Amid protests across the country over the amended citizenship law, cricket commentator Harsha Bhogle has sent out a message to the government and has backed the youth of India.
"Winning elections isn't a good enough reason for highlighting differences between us. My naive view of the world tells me that creating opportunities through liberalisation and openness and togetherness could win more elections," Mr Bhogle wrote in a Facebook post.
"This is a great time to be a benevolent government; to think of education, of infrastructure, of technology; to remove barriers, to embrace openness, to free this beautiful generation to take India beyond where we think it can be," he wrote in the 749-word post that is being widely shared on social media.
The legendary commentator and a familiar face on TV for for decades recalled his younger days, during the Narasimha Rao government. "I was in my early 30s when two quiet gentlemen brought about a revolution. Maybe Narasimha Rao was forced into opening up India by the calamity that would have befallen us otherwise. Maybe Manmohan Singh had no choice but to deliver the budgets he did. But they saw the writing on the wall and they acted," he wrote.
Tens of thousands of Indians, including students in multiple cities and towns, have taken to the streets in recent days to voice their anger over the new citizenship law that they say discriminates against the minority Muslim community.
"I think young India is speaking to us. It is telling us what it wants to be; and that it doesn't want to be what we are telling it to be," Mr Bhogle said.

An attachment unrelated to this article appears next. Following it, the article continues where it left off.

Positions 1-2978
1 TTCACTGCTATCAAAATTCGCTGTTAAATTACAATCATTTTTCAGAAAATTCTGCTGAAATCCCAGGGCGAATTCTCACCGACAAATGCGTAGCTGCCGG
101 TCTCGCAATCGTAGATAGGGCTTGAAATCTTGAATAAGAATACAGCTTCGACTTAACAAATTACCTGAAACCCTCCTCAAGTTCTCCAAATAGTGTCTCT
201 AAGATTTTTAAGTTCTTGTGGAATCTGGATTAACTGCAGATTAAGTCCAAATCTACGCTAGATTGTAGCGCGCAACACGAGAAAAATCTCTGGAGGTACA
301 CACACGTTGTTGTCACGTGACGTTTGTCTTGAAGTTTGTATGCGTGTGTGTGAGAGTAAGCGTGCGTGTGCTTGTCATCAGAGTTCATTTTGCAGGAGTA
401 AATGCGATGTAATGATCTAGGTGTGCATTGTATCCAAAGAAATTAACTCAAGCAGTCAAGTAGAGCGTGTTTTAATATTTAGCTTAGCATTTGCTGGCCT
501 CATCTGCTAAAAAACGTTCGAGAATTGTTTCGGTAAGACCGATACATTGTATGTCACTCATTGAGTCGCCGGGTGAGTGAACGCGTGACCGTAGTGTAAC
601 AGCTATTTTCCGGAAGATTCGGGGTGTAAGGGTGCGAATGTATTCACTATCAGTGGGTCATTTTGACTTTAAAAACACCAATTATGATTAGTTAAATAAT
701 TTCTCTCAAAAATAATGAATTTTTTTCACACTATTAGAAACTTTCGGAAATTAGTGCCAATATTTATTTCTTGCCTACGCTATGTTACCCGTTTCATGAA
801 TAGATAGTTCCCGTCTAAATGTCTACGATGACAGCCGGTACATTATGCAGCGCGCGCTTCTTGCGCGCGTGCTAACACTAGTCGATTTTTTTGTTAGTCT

Faced with an avalanche of protests, many of which have been violent, the ruling BJP has stepped up firefighting efforts and plans to connect with three crore families over the next 10 days in an outreach effort.
In an appeal to "people in power, to those my age and older," Mr Bhogle said, "We have played a very nice innings, we have been lucky to have been Indians for the last twenty five years. Let us not burden the next generation with talk of war and cultural differences. They are going to be better than we were. Let them be. In a happy, open, secular, liberal world, they can become the best in the world."
Harsha Bhogle's Facebook post has collected over 4,000 likes and hundreds of people have commented on it.
The Citizenship (Amendment) Act makes religion the test of citizenship in India. The government says it will help minorities from three Muslim-dominated countries to get citizenship if they fled to India because of religious persecution. Critics say it is designed to discriminate against Muslims and violates the secular principles of the constitution.